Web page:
Translation: Elena Ivanova
Russian state TV came up with a lampoon where they ridiculed our story of escape from Russia. The 6 minute news report, called "A Russian asks Zelensky for citizenship in Ukraine in a hope to find hapiness with her Canadian partner", was aired on Rossia-24 state TV on April 29, 2019.
ANCHORMAN: Vladimir Putin advised Vladimir Zelensky to begin with Georgians, not Russians in his response to Ukraine's president elect's promise to issue Ukrainian passports to all Russian citizens and to anybody who is willing to fight for freedom.
In this light Russian leader suggested to give back Ukrainian passport to ex-Georgian, Mikhail Saakashvili. But, speaking seriously, Mr. Putin welcomed this kind of passport exchange between Moscow and Kyiv.
PUTIN: I said many times that Ukrainian and Russian peoples are friends and even more. I think it is actually one nation. Just with some local cultural characteristics, with some different historic features. But in essence it is one single nation.
ANCHORMAN: Later Vladimir Putin added that Russians and Ukrainians will only become stronger with dual citizenship.
PUTIN: If Ukraine will be issuing passports to Russian citizens and we will be granting citizenship and passports to Ukrainians then sooner or later we will reach the expected outcome – everybody will have one unified citizenship. I very much welcome this. See you (in Ukrainian).
ANCHORMAN: Now, all that's left is to find Russians who dream of becoming Ukrainians.
Last year, there was only 126 of them. Yet in 2018 83 thousand Ukrainians have received Russian passports. Demand speaks for itself. Still, there are those who want to become Ukrainians. Only Ukrainian passport in Russian hands is posed as a protest. And the very first address to president Zelensky only confirms such a stance.
ANCHORMAN: Elizaveta Khoromtsova is in the studio now. Good evening.
There is apperantly a Russian woman who has already written a letter to Zelensky?
ANCHORWOMAN: Yes, and she assures that only in this country she can be truly free.
Elena Ivanova and her loved one, a Canadian citizen, Meg, don't actually have much to do with Kyiv. The two women, who met online, got together there in person for the first time. From Ukraine's capital the couple flew to Turkey and from there by a sailboat, no less, they ventured for Canada.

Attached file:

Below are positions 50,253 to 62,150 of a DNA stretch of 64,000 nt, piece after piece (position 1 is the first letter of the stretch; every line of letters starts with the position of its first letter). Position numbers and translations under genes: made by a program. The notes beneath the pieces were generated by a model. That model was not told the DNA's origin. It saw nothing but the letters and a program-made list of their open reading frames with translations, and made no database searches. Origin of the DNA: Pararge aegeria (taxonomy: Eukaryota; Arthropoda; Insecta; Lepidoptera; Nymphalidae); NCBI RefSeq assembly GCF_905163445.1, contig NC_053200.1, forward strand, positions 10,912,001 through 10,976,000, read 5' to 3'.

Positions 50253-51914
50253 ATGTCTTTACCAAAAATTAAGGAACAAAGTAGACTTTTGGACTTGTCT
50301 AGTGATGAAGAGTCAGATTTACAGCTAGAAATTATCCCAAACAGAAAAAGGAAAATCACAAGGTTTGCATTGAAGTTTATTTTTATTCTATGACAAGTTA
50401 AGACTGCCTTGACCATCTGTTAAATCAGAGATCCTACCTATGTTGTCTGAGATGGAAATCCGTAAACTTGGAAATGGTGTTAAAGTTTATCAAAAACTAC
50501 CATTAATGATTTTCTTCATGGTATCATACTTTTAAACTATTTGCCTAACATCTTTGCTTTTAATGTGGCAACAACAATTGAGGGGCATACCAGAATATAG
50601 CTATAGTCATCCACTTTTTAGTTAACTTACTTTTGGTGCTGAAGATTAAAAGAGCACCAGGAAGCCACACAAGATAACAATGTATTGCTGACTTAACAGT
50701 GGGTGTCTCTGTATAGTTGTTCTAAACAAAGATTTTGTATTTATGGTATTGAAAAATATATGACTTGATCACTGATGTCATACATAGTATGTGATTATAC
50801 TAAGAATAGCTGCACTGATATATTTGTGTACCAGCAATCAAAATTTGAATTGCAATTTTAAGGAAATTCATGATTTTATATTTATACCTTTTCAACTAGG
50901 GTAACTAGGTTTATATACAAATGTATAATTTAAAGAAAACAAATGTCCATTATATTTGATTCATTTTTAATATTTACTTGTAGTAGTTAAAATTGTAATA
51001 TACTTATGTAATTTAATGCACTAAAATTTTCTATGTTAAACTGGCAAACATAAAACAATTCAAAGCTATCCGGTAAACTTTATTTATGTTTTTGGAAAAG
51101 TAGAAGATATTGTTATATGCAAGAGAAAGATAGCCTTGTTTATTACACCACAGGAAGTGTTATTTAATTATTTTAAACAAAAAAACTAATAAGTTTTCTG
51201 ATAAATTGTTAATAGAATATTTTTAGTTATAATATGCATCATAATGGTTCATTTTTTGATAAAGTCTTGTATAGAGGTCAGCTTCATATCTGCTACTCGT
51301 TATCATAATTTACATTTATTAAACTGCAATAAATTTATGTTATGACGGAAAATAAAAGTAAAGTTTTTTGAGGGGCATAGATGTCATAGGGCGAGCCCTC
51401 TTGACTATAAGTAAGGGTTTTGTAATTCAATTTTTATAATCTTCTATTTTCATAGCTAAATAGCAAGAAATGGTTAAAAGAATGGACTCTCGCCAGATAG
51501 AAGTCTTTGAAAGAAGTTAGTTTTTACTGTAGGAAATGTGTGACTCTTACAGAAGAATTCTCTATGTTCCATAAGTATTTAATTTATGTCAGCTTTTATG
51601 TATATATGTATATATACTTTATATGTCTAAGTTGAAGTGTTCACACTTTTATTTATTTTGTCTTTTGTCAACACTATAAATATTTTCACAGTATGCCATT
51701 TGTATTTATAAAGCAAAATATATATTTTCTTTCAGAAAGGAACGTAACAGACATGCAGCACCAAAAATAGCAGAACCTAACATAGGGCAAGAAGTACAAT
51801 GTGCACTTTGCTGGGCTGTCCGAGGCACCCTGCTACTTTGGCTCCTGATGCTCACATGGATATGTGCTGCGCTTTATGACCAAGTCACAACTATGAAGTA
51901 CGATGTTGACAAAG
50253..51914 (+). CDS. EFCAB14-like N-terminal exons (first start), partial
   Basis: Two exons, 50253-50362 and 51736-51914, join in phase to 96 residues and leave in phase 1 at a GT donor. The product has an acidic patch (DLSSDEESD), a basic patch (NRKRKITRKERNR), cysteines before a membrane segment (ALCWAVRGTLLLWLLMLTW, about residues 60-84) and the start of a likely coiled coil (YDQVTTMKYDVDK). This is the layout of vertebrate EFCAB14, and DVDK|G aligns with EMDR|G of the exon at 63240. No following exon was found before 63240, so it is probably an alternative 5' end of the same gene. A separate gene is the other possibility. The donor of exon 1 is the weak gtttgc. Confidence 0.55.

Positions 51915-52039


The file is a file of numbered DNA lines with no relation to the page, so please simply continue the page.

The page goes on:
Now Elena in her open letter to Ukraine's president, Vladimir Zelensky, states that “citizenship in this country will give me safety and land where I and the person I love can be together.”
COMMENTATOR 1, political annalist: Dual citizenship isn't recognized by Ukraine. Though many Ukrainian politicians have passports from different countries it is still against to the law. I don't know if Zelensky will attempt to break the law.
ANCHORWOMAN: As for the possibility of having a happy same-sex family in Ukraine there isn't much good news in this area either. Gay parade participants are being attacked by nationalists in Ukraine. Same-sex marriage is illegal and it's possibility isn't going to be considered even in the far future.
COMMENTATOR 2, human rights activist: Nothing prevents them from getting married in Canada for instance. Same-sex marriage is legal there. They can also get married somewhere in Europe. As two foreigners. For instance in Denmark. As Russian, she also can ask for protection if she is being persecuted.
ANCHORWOMAN: The two adventurers also don't consider Odessa to be the kind of a port where the sweethearts would want to dock their yacht.
They are being advised to go to Australia and New Zealand with their amazing nature and liberal laws. There are also good options in Europe.
COMMENTATOR 3, traveler: I would recommend Netherlands. They have great ports, absolutely loyal authorities. But the best thing to do, of course, is to calm down, to take more traditional stance and then all ports of the world will meet the yacht of these dubious women with open arms.
ANCHORWOMAN: When one listens to Elena talking about her fascinating love for Meg one can't help but recall a Brazilian soap opera or a trashy romance novel from a news stand.
There is everything in her story: evil parents who came to Kyiv to drag her back to Ivanovo. There is also a brave friend, who retrieved the document from them and brought it to Elena. There are nasty Canadian bureaucrats who don't allow women to realize their rights.
COMMENTATOR 4, famous Russian novelist #1: This story very much looks like a screenplay for a Bollywood film. Vilans tend to come out of wood work only if love is mind-boggling. Here we have astouning love so mother and father crash onto the scene and steal her passport. The events are so crazy. Then she somehow manages to stay in Ukraine. Then some girlfriend retrieves her passport. If her parents stole it, they would hve never give it up.
ANCHORWOMAN: Famous novelists advise Elena: “if you want to impress Ukraine's elected president you should pay more attention to the facts.”
COMMENTATOR 5, famous Russian novelist #2: There is a lot of dynamics here. Still, the reader can sense deception. And of course I would like it to look more like true life. Because the events are, indeed, extraordinary. It's just way over the top.
ANCHORWOMAN: Elena and her partner don't even try to hide the fact that they have a fancy for creative writing. On the very website where they posted Elena's address to Zelensky they place their books where they write about their love, freedom and their sea wandering that has been going for 12 years already.
However, it looks like there is way too much water in their lives. This is what Elena says in her address: “Dear Ukraine, let Meg and I come back from the sea and return home.”
ANCHORWOMAN: Only it is unclear what would become of this story of love if one was to rid of water (lies) not just in Elena's life but also her writing?